Spring Budget March 23rd, 2022

On March 23rd, 2022, Rishi Sunak, Chancellor for the UK, announced the Spring Budget.

There were some unexpected announcements during the Spring Budget in relation to businesses,

  1. Change to National Insurance Contributions Threshold

    From July 2022, the threshold for paying National Insurance Contributions will increase to £12,570. This means that NI Contributions will not be deducted from employee wages until they have met the threshold. It is important to note, that this new rate only applies from July 2022. From April 2022 to July 2022, the threshold is £9,880 before NI Contributions need to be paid.

  2. Increase to Employment NI Allowance

    Small businesses that employ at least two people who are paid above the Class 1 NIC Secondary Threshold are allowed to claim Employment Allowance. This has allowed them to claim the first £4,000 towards Employer NI Contributions, reducing how much they pay to the government per year. The government has announced that this will be increasing to £5,000 from April 6th, 2022.

  3. Health and Social Care Levy

    The new tax announced in September 2021 – the Health and Social Care Levy. From April 6th, 2022, Class 1 NIC paid by employers and employees, and Class 4 NIC paid by those who are self-employed, will increase by 1.25 percentage points. From April 6, 2023, this tax will be split away from National Insurance and be calculated separately, meaning that the NI contributions will return to their previous levels, with the Health and Social Care Levy being calculated separately.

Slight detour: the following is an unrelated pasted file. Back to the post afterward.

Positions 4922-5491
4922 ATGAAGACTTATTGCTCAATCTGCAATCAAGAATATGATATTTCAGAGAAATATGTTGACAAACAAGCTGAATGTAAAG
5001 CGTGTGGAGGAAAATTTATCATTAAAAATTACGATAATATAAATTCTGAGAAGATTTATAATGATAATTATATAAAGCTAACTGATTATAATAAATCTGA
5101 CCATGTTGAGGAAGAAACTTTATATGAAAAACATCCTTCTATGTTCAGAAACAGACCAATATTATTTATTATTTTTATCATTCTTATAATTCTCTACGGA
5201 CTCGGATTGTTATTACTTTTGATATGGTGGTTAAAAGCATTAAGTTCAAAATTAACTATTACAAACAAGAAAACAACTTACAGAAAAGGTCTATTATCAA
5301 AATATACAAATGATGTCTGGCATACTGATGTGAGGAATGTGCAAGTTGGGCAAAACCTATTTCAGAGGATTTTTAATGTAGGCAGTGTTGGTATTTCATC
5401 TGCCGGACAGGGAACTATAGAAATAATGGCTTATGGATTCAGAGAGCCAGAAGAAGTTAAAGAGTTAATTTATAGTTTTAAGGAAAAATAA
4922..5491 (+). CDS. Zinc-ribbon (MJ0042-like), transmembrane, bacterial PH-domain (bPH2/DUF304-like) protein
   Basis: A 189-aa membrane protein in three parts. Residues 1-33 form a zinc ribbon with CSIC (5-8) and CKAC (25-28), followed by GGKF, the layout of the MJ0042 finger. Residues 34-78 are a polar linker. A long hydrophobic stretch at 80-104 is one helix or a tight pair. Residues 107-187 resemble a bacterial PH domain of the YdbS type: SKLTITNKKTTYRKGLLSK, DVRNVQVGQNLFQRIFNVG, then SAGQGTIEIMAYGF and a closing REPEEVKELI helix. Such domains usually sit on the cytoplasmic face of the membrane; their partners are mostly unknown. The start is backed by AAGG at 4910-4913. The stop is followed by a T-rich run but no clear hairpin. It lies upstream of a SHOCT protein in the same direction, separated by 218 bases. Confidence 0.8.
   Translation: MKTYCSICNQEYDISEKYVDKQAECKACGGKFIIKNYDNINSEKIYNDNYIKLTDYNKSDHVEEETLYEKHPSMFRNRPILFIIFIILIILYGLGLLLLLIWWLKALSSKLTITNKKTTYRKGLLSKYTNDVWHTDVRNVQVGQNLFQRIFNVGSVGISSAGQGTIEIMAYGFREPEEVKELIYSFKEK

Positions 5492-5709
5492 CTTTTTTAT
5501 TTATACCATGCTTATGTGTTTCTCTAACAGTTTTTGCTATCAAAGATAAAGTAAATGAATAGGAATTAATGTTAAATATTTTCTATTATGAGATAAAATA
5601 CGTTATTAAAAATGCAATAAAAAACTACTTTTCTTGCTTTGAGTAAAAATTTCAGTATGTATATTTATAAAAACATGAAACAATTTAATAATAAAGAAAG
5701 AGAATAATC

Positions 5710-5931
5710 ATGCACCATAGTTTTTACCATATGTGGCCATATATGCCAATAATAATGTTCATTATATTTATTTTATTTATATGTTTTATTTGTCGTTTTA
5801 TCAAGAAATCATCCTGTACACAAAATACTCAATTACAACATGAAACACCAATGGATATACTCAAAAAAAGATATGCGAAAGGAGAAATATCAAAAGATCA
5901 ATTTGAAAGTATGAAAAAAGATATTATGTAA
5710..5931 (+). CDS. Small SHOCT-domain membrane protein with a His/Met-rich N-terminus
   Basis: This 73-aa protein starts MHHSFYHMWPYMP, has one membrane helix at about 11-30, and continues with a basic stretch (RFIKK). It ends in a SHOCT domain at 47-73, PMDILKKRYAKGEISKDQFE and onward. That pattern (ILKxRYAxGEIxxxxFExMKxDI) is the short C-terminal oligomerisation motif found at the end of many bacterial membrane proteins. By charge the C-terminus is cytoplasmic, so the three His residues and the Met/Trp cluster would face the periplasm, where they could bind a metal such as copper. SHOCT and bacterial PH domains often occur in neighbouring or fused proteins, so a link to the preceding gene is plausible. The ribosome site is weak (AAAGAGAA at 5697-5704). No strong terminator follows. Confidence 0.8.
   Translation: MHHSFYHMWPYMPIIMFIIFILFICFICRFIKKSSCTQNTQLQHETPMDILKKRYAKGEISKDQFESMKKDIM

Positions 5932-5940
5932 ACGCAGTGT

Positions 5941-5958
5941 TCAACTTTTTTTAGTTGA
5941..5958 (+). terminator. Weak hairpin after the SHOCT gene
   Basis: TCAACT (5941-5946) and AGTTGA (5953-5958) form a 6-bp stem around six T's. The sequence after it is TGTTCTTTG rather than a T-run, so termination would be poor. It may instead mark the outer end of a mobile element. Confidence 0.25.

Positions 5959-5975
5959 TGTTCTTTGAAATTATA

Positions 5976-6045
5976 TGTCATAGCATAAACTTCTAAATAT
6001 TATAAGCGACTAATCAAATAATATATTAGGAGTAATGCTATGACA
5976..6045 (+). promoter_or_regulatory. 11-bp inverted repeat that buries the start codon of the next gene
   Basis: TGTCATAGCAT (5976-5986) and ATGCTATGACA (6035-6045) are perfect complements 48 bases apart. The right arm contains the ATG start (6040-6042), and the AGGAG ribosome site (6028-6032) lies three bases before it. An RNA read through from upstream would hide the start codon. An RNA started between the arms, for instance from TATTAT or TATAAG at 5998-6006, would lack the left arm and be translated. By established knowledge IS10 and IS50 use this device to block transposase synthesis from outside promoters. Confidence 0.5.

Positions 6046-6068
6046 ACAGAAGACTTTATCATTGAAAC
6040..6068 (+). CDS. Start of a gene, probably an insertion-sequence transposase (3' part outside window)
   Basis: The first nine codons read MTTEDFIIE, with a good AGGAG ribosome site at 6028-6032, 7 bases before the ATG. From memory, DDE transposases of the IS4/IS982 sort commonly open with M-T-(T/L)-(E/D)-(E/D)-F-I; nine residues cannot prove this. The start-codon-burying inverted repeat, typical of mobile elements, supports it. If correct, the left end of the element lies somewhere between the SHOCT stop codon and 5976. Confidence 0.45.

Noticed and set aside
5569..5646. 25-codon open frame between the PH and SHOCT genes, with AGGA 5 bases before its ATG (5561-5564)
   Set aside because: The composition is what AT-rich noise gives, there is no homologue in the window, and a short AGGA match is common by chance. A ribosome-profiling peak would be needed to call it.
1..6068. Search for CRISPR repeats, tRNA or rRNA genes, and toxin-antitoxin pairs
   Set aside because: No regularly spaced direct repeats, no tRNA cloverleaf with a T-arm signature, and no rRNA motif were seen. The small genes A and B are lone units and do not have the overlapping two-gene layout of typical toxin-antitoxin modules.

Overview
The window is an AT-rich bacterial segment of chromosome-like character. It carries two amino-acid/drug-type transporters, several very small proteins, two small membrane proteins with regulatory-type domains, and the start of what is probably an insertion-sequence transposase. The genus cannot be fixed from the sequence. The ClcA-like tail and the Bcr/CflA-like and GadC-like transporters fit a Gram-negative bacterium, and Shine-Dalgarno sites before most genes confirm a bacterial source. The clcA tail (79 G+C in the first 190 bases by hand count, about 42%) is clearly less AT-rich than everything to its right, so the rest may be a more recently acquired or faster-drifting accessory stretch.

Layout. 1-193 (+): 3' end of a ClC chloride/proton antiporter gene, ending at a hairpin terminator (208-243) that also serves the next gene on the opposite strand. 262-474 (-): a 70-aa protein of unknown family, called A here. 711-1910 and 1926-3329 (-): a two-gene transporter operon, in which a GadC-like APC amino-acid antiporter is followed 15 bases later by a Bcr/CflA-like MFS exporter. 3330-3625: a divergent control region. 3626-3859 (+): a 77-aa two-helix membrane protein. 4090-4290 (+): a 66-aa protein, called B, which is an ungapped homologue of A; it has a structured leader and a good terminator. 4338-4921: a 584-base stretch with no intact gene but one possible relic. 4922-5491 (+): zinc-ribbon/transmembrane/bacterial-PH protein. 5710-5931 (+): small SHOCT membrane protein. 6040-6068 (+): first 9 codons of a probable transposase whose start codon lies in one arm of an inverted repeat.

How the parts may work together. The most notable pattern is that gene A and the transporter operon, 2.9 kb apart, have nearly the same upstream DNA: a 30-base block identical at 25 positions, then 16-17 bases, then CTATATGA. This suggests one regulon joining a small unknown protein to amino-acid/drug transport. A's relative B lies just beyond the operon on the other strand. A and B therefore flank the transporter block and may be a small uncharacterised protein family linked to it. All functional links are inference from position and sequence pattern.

4. Working from Home

    During the pandemic, the government allowed employees to claim for various expenses for working from home – either from their employer or directly from HMRC. This has now been stopped for the 2022/2023 tax year.

  5. Decrease of Basic Rate of Income Tax

    The Chancellor announced that by the end of the current government in 2024, he is aiming to cut the basic rate of income tax from 20% to 19%.

  6. Dividend Income

    The tax rates on dividend income over £2,000 will increase for the 2022/2023 tax year. The new rates are as follows:
    Basic Rate: 8.75%
    Upper Rate: 33.75%
    Additional Rate: 39.35%

    The rates of tax paid are based on your income tax rate.

  7. Reform of Tax Basis Period

    The government has announced the basis period for businesses and how their taxable profits will be calculated differently. This will only affect businesses who have a different year-end to March 31st or April 5th. From April 6th, 2024, all businesses will need to submit their tax returns following the same timeframe as the tax year. You can read more about it here.

  8. Corporation Tax

    The current rate of corporation tax – 19% – will remain in effect until March 31st, 2023. At that point, it will increase to 25% for all companies with profits over £250,000.

You can read more about the Spring Budget here.

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